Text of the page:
Indiana legislators adjourn with $28B budget

The Indiana General Assembly adjourned for the year late Friday, bringing an end to a roller-coaster legislative session that produced politically-charged legislation that will help shape elections next year and for the next decade.

Republican Gov. Mitch Daniels could get a boost from his session victories should he decide to run for president in 2012. He can tout major agenda accomplishments this year on bills that bring a spotlight on Indiana, including a sweeping education overhaul that will create the nation's broadest private school voucher plan.

"This [agenda] will propel Indiana to the head of almost every achievement list," said House Speaker Brian Bosma, R-Indianapolis. "There's little doubt that achievement will make Mitch Daniels look like a very attractive presidential candidate, and I'm thrilled by that."

For House and Senate members, the session's major controversial bills—including one Daniels plans to sign into law that would make Indiana the first state to defund Planned Parenthood—will be an issue in the 2012 elections. Democrats say their base is especially energized after the GOP tried to push labor and education bills that were opposed by many union workers and teachers, spurring large Statehouse rallies denouncing the GOP agenda.

"I think they'll be a lasting political consequence," said Rep. Terry Goodin, D-Austin. "Working class Hoosiers realized who stood up for them."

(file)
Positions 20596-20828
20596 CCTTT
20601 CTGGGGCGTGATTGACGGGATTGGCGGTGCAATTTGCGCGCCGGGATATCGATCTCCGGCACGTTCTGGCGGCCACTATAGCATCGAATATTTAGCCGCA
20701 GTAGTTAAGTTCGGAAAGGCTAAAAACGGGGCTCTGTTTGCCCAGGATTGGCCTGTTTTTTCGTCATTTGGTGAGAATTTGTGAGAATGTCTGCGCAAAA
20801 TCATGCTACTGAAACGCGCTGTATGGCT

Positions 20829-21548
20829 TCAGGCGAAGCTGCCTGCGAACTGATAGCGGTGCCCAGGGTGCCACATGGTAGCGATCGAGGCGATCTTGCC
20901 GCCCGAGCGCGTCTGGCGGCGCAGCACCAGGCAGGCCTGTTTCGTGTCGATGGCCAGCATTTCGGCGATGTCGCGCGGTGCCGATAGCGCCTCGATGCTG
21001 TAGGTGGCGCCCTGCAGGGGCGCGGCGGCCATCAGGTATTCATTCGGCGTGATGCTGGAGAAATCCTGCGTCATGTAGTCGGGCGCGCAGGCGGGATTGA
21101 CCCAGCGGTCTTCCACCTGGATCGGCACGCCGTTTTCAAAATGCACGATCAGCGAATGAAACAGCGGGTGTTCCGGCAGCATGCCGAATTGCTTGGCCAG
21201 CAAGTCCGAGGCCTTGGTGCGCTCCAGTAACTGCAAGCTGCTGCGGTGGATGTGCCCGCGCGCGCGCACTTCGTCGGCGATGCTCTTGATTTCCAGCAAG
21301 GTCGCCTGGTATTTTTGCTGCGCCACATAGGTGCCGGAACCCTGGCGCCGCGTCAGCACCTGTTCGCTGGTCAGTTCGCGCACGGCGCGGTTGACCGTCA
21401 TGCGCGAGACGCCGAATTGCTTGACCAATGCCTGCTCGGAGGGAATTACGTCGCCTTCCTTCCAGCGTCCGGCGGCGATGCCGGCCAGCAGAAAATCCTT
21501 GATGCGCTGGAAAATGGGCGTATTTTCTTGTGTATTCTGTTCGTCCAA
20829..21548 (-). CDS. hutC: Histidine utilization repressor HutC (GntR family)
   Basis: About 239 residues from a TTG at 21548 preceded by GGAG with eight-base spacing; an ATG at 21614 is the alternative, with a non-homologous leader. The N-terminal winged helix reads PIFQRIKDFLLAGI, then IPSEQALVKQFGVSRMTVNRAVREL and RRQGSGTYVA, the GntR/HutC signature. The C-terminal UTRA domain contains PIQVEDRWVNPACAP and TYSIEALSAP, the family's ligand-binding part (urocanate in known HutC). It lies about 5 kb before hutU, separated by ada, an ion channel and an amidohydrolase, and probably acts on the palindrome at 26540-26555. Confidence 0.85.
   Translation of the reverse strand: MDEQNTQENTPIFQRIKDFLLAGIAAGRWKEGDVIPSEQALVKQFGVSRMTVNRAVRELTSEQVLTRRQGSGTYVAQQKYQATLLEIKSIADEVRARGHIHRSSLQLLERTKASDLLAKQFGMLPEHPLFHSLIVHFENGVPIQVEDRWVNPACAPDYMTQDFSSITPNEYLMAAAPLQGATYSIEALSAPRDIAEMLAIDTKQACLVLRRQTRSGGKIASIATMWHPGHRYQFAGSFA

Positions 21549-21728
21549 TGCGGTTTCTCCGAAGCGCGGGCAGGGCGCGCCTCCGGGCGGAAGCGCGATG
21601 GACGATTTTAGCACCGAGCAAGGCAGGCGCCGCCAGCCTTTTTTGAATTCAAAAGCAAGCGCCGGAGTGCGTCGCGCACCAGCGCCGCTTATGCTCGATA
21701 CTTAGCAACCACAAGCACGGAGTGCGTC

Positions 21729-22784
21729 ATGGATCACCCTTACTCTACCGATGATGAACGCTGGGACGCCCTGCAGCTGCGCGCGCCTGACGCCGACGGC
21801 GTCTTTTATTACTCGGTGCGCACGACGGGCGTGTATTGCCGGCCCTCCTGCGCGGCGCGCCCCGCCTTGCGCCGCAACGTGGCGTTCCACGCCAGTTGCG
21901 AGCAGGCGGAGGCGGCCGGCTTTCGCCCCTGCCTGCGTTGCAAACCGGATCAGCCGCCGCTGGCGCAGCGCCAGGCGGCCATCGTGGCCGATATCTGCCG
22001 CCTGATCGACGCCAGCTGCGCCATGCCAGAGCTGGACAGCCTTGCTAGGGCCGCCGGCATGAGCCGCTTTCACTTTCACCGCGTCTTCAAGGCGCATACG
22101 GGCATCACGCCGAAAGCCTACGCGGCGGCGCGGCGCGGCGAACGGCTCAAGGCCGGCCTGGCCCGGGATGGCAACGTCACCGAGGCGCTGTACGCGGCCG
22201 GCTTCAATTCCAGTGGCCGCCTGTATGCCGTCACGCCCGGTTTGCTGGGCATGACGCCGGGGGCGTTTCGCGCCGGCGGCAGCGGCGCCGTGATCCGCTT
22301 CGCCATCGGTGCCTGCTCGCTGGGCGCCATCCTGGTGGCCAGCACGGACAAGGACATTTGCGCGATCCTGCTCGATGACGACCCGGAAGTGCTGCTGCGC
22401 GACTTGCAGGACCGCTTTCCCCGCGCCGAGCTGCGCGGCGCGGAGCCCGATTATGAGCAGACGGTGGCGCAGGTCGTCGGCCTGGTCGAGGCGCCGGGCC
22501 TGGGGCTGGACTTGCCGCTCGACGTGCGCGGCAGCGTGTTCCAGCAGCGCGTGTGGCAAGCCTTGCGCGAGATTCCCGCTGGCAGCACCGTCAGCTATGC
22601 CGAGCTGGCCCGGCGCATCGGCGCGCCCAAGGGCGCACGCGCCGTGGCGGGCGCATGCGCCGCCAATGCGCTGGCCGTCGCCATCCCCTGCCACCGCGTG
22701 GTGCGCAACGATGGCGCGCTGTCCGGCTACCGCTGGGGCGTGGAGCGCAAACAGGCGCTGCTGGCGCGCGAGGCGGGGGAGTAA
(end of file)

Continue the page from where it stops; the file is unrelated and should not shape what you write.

Bosma said Republicans advanced their agenda to move the state forward, not to try and win over future votes.

And one of the most important bills passed this session creates new political maps drawn by the GOP. Those districts will literally help determine the outcome of elections for the next decade.

Lawmakers wrapped up their work before Friday's midnight deadline, with the last big vote coming on a two-year state budget bill that will give slight funding increases to schools without raising taxes. The Senate voted 37-13 and House voted 59-39 for the budget that takes effect July 1.

The budget includes an automatic taxpayer refund Daniels had pushed. Under the bill, if state reserves exceed 10 percent of budgeted spending, half the extra money would be used for pension funds and half would be given back to taxpayers.

The budget would increase funding for public schools by 0.5 percent in 2012 and 1 percent in 2013 and increases funding for full day kindergarten programs by $47 million over the two-year budget. It also includes some money that can be awarded to outstanding teachers through the state's new merit pay system that Daniels is expected to sign into law soon. And it includes $4,000 "Mitch Daniels Early Graduation Scholarships" for high school students who graduate a year early and go on to higher education.

House Democrats suggested a suspension of taxes on gasoline for June, July and August, but that provision wasn't included in the budget deal Republican negotiators hashed out.

Democrats said Republicans missed opportunities to help the working class and wanted more money for schools.

"We are spreading incredibly scarce resources … too thin," said Sen. John Broden, D-South Bend.

But Republicans wanted at least $1 billion in reserves, saying it was wise not to spend every dollar the state is expected to take in over the next two years.

The budget also clarifies a way lawmakers can be fined if they boycott proceedings, a direct response to a five-week walkout by House Democrats.

The tense partisan atmosphere during the boycott seemed far removed Friday night. Legislators shook hands and gave each other hugs after they ended a session marked by political battles not seen for years. Bosma said the session brought historic challenges and historic achievements.

"That's not to say we didn't have our rough patches, because we did," he said.

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